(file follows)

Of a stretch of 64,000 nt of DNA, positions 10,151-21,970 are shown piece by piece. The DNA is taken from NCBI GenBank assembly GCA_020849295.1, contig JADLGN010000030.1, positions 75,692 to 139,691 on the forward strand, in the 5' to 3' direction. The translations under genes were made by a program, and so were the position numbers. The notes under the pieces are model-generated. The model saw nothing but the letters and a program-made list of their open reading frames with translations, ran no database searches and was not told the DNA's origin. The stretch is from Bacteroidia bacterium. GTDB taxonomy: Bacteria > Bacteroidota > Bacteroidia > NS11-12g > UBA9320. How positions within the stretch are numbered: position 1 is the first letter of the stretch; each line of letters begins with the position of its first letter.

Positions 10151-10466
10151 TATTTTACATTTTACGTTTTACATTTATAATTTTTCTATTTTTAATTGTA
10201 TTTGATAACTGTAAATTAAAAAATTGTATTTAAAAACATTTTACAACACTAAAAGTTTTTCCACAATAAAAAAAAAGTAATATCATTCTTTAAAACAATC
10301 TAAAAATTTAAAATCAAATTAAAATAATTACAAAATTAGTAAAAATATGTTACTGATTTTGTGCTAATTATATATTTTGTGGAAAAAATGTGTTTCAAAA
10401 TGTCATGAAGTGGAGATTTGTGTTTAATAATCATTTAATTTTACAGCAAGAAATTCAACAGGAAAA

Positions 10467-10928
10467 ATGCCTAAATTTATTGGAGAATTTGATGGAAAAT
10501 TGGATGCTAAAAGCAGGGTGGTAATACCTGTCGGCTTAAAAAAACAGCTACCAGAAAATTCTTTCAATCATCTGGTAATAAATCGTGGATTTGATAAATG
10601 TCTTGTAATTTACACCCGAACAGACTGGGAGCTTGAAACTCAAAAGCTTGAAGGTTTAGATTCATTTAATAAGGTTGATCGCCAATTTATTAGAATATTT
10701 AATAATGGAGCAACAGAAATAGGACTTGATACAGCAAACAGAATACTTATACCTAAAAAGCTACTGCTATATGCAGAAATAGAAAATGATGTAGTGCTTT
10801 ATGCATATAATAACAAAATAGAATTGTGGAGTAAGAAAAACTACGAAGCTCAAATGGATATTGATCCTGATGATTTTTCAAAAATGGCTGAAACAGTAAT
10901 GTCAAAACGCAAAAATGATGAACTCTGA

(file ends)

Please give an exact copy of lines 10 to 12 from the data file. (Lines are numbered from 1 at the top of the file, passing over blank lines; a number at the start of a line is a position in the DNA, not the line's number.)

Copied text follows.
10601 TCTTGTAATTTACACCCGAACAGACTGGGAGCTTGAAACTCAAAAGCTTGAAGGTTTAGATTCATTTAATAAGGTTGATCGCCAATTTATTAGAATATTT
10701 AATAATGGAGCAACAGAAATAGGACTTGATACAGCAAACAGAATACTTATACCTAAAAAGCTACTGCTATATGCAGAAATAGAAAATGATGTAGTGCTTT
10801 ATGCATATAATAACAAAATAGAATTGTGGAGTAAGAAAAACTACGAAGCTCAAATGGATATTGATCCTGATGATTTTTCAAAAATGGCTGAAACAGTAAT